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'I won today': What it's like to train a highly intelligent octopus

“I won today,” Mikiko Williams said as she hoisted a bright orange basket containing Ozzie – a 40 lb. Giant Pacific Octopus (Enteroctopus dofleini) – out of an aquarium.

Williams has been a Staff Biologist at the Point Defiance Zoo & Aquarium (PDZA) in Tacoma, Washington for 6 years now, and is Ozzie’s primary caregiver.

Octopuses are highly intelligent. To keep Ozzie engaged, Williams uses a basket as both a behavioral enrichment and to make Ozzie easier to transport.

‘They create their own entertainment‘

Over time, Ozzie has learned that the longer she stays outside of the basket the more rewards – in the form of food grade shrimp, and play time – she will receive.

What began as a simple, 5 minute exercise can now take nearly an hour.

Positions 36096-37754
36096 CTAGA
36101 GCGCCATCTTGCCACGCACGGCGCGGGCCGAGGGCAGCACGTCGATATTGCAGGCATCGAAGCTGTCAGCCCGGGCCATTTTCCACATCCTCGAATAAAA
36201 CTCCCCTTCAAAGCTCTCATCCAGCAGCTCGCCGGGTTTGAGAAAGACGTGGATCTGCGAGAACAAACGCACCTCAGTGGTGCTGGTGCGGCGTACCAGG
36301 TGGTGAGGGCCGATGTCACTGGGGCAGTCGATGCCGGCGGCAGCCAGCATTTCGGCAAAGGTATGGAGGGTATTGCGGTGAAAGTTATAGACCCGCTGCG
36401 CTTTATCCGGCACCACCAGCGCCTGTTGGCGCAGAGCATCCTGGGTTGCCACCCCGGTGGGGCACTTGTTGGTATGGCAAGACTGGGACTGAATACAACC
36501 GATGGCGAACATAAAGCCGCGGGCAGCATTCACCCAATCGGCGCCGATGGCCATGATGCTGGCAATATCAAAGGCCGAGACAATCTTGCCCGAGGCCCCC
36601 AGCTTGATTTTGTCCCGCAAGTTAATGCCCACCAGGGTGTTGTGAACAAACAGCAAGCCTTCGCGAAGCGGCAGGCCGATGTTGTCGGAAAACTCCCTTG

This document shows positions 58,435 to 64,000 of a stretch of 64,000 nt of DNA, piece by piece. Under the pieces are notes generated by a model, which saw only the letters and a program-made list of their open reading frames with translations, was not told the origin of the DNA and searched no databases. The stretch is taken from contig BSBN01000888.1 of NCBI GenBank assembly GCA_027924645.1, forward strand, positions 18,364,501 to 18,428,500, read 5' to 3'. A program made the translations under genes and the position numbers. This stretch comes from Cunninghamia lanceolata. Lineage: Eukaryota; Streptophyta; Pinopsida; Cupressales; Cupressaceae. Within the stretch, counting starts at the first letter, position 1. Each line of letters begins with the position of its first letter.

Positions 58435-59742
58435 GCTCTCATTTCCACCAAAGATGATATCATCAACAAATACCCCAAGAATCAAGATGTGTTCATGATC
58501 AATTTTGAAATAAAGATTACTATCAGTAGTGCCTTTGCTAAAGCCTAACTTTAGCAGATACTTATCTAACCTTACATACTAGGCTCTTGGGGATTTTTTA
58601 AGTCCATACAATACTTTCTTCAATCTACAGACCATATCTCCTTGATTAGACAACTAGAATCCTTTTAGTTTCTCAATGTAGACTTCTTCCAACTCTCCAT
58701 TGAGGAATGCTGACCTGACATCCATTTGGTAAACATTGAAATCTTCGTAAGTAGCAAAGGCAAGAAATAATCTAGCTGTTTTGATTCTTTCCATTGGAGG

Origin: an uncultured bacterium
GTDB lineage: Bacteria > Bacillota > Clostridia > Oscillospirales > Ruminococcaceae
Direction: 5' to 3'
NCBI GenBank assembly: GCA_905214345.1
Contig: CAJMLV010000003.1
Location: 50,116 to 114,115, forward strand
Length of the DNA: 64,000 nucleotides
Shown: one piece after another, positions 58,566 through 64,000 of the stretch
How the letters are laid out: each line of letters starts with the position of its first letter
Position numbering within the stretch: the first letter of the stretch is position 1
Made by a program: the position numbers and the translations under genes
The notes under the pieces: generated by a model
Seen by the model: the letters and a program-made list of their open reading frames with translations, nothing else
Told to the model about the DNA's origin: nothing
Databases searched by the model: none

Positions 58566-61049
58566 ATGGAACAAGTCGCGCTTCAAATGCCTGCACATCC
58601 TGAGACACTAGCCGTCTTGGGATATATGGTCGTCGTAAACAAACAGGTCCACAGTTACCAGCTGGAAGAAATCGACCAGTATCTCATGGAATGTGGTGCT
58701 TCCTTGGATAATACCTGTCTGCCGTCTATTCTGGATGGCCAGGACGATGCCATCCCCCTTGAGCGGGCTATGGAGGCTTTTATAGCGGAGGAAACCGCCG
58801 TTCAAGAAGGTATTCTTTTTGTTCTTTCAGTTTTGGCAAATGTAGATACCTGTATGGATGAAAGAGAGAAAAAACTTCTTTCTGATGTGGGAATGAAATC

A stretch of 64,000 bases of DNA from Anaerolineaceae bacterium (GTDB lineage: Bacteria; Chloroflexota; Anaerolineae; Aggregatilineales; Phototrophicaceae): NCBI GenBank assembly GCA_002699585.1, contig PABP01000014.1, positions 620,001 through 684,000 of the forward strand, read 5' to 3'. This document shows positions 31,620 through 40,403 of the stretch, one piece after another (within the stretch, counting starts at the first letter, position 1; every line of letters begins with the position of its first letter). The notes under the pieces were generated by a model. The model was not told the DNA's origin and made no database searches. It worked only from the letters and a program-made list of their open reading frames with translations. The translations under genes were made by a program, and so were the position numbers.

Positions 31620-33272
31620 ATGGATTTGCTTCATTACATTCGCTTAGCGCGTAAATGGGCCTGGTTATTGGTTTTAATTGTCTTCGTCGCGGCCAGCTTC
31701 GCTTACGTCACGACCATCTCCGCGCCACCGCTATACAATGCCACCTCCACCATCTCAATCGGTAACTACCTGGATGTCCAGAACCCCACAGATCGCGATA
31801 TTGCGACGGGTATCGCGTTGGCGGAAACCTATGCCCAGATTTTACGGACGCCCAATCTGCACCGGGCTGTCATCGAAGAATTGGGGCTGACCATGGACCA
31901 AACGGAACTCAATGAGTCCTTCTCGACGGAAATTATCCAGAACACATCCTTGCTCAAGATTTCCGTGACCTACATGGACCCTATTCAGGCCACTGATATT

“They create their own entertainment,” Williams told Yahoo Finance. Some days Ozzie ‘wins’ by deliberately avoiding the basket until Williams runs out of time and needs to attend to other animals.

'Ozzie' Giant Pacific Octopus

All the Giant Pacific Octopuses on display at PDZA’s new $51.6 million Pacific Seas Aquarium are part of a program to catch them locally in Puget Sound, raise them to maturity, and then eventually release them back into the wild.

“I think we are really lucky to have the opportunity to release the animal,” Williams tells Yahoo Finance. “Letting go is kind of sad because you're going to miss that animal. But at the same time, thinking about the future in the wild … I'm really happy about that.”

WATCH MORE: 'A little bit more dangerous': What it's like to train alligators for a living

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